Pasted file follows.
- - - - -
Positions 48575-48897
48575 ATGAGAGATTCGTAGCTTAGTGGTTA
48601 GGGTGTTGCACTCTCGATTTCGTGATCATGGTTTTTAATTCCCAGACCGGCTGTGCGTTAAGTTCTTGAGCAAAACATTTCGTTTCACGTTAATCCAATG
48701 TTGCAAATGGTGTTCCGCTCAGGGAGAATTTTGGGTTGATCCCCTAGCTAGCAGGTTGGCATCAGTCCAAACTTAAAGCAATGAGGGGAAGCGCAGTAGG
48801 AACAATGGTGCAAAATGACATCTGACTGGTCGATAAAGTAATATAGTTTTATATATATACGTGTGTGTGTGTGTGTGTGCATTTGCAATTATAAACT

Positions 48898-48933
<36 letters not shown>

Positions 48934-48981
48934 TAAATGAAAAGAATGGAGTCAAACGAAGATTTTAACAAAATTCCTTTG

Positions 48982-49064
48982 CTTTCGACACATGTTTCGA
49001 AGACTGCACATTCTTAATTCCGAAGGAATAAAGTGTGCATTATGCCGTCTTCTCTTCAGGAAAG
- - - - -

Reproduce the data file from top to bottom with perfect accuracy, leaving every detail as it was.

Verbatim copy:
Positions 48575-48897
48575 ATGAGAGATTCGTAGCTTAGTGGTTA
48601 GGGTGTTGCACTCTCGATTTCGTGATCATGGTTTTTAATTCCCAGACCGGCTGTGCGTTAAGTTCTTGAGCAAAACATTTCGTTTCACGTTAATCCAATG
48701 TTGCAAATGGTGTTCCGCTCAGGGAGAATTTTGGGTTGATCCCCTAGCTAGCAGGTTGGCATCAGTCCAAACTTAAAGCAATGAGGGGAAGCGCAGTAGG
48801 AACAATGGTGCAAAATGACATCTGACTGGTCGATAAAGTAATATAGTTTTATATATATACGTGTGTGTGTGTGTGTGTGCATTTGCAATTATAAACT

Positions 48898-48933
<36 letters not shown>

Positions 48934-48981
48934 TAAATGAAAAGAATGGAGTCAAACGAAGATTTTAACAAAATTCCTTTG

Positions 48982-49064
48982 CTTTCGACACATGTTTCGA
49001 AGACTGCACATTCTTAATTCCGAAGGAATAAAGTGTGCATTATGCCGTCTTCTCTTCAGGAAAG